Living with a GoodNightLamp

by Dries De Roeck on September 16, 2015

Ever since Alexandra announced the GoodNightLamp as something that was going to happen ‘for real’, I have been a #lampfan. Since the beginning of summer I’ve been living with an actual, functioning, GoodNightLamp and I wanted to share some insights and general thought of how I’ve been experiencing it.

Should the GoodNightLamp not ring a bell at all, I suggest you read up over here or watch the video below.

Currently I think I have gone through 3 stages of use. Starting from getting acquainted with the product, to actually using it ‘for real’.

Phase 1 : ok, this is alpha stuff

My GoodNightLamp story started rather bumpy. I won’t go into too much detail, but initially it just didn’t function in a reliable way. Luckily communication with Alex and her team is very transparent, so we managed to arrange for sending my initial set of lamps back for technical maintenance. When they came back from surgery, things were looking a lot ‘brighter’.

Phase 1 reflection

The GoodNightLamp has only one interface element, being the button on the chimney. The nice thing is that the interface is so simple, but when something goes wrong it is (as a user) almost impossible to figure out what is happening or going wrong.

Being a designer interested in technology myself, I wanted to try to understand the system – how does it work? Can I open this lamp to fix it myself? But once I got over these thoughts and behaved like a ‘regular’ user, it started to make more sense. Embrace the magic of the lamp.


Phase 2 : maybe I’ll keep it for myself

Initially, I wanted to place one lamp in my parent’s house and one lamp in my own living room. But after thinking this through together with my wife, we concluded to that we’d see how we could use it to enhance social contact within our own family. It seemed to make more sense to inform each other about presence between work and home instead of knowing if one of our parents is home or not.

Phase 2 reflection

I think the aspect of distance played a role in evaluating who would receive the lamps in the first place. Both our parents live very close, and we tend to be in touch at least a couple of times a week. Another aspect which is playing a role here is that we wanted to experience the product ‘first hand’ first, before handing it over.


Phase 3 : looking for max. meaning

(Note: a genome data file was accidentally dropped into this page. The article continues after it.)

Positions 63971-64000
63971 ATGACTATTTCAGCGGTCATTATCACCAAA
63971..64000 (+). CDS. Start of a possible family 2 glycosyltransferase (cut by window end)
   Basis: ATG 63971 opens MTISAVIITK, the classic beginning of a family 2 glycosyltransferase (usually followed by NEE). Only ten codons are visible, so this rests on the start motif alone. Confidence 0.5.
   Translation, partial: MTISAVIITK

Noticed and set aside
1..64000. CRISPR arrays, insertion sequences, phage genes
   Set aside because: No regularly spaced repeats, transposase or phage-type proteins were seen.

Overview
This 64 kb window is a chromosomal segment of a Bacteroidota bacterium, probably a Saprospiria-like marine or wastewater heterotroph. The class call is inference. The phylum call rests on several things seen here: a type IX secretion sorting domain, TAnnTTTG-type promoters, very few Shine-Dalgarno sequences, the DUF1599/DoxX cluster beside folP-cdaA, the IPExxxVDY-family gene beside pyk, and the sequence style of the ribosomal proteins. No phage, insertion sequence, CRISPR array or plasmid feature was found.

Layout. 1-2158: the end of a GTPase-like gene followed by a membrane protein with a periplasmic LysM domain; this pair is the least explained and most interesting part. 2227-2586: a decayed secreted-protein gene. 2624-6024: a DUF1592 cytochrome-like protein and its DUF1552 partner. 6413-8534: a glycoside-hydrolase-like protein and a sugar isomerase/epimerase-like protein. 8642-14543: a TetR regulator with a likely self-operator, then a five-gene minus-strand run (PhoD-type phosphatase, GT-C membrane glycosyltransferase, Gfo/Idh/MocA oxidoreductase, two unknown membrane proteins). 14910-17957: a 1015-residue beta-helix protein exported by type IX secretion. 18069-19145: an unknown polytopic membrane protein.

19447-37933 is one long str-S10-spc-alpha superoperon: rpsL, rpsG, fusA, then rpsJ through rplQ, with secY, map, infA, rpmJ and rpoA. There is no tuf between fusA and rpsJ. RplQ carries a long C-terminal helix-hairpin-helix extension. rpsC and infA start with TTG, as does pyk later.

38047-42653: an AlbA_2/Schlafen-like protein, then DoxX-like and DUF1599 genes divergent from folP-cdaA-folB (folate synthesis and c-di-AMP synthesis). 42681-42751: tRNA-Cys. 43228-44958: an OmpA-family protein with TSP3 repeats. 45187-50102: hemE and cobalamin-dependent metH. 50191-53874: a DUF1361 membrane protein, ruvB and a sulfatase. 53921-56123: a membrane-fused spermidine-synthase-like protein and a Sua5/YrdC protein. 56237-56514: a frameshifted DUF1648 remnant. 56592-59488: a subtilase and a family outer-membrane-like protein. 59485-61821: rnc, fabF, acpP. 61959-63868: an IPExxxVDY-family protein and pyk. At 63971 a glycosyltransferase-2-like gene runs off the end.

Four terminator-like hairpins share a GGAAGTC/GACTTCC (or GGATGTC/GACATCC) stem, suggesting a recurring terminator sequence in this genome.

So we initially started out with placing the large lamp at my office near Antwerp and have the little lamp at home. The idea was that I’d light the large lamp when I arrived at work and switch it off when I left again. After doing this for a bit over a week, it was turning out to make very little sense. No-one was looking at the little lamp at home, and I was having all the fun at work because I could at least press a button. It was nice, but became monotone very quickly.

After that first week-and-a-half, I decided to switch the lamps. At that point, I realised that my children could play a crucial role in this whole lamp experience. It made much more sense that I would know when someone is home while I am at work, especially when my children are home. Also, my children would be the perfect subjects to assign the ‘switch the lamp on’ task to (as my wife would probably forget about it most of the time).

Currently this setup is working out wonderfully. We’ve been using it for over a week like this, and compared to the previous setup – this configuration is actually enriching. I’m psyched when the little lamp pops on while I’m working, and my children love to push the button on the large lamp. My 4 year old has started to see it as her ‘duty’, and takes it serious (perhaps a little too serious). Since the time that the lamps are on and off can vary quite a bit, it arouses curiosity – triggering conversations at the dinner table about what happened during the day.

Phase 3 reflection

The journey of figuring out how to maximise the meaning of the lamps has been an interesting one. Initially, I was a little disillusioned. But after trying things out iteratively, I’m really enjoying living with the GoodNightLamp. The critical thing will still be the evaluation over time, will it become a routine, or will I keep enjoying it?

The ‘hunt for meaning’ should not be underestimated, and I can imagine that it might put people off – turning the lamp into an overpriced paperweight at some point. I wonder to what extend people should be guided in finding meaning in products, in what way(s) they can be inspired to endeavour on a journey of exploration.

To conclude, by using the goodnightlamp I’ve figured out that the aspect of ‘temporality’ in Verganti’s definition of meaning might go a lot deeper than I thought (cfr this post on connected products and meaning). The meaning of a product is temporal, initially I thought about this related to products that ‘hype’ and fade away later. But by experiencing the goodnightlamp, I realised that one product can convey a type of meaning at one moment in time and evolve during use.


Why do I post this?

Over the years I’ve been working on connected products, and how they can become less technology centerend. The goodnightlamp is one of the examples I like to use when talking about connected products and meaning, but in order to keep using it as an example I feel obliged to use it myself and (critically?) reflect on my experiences.


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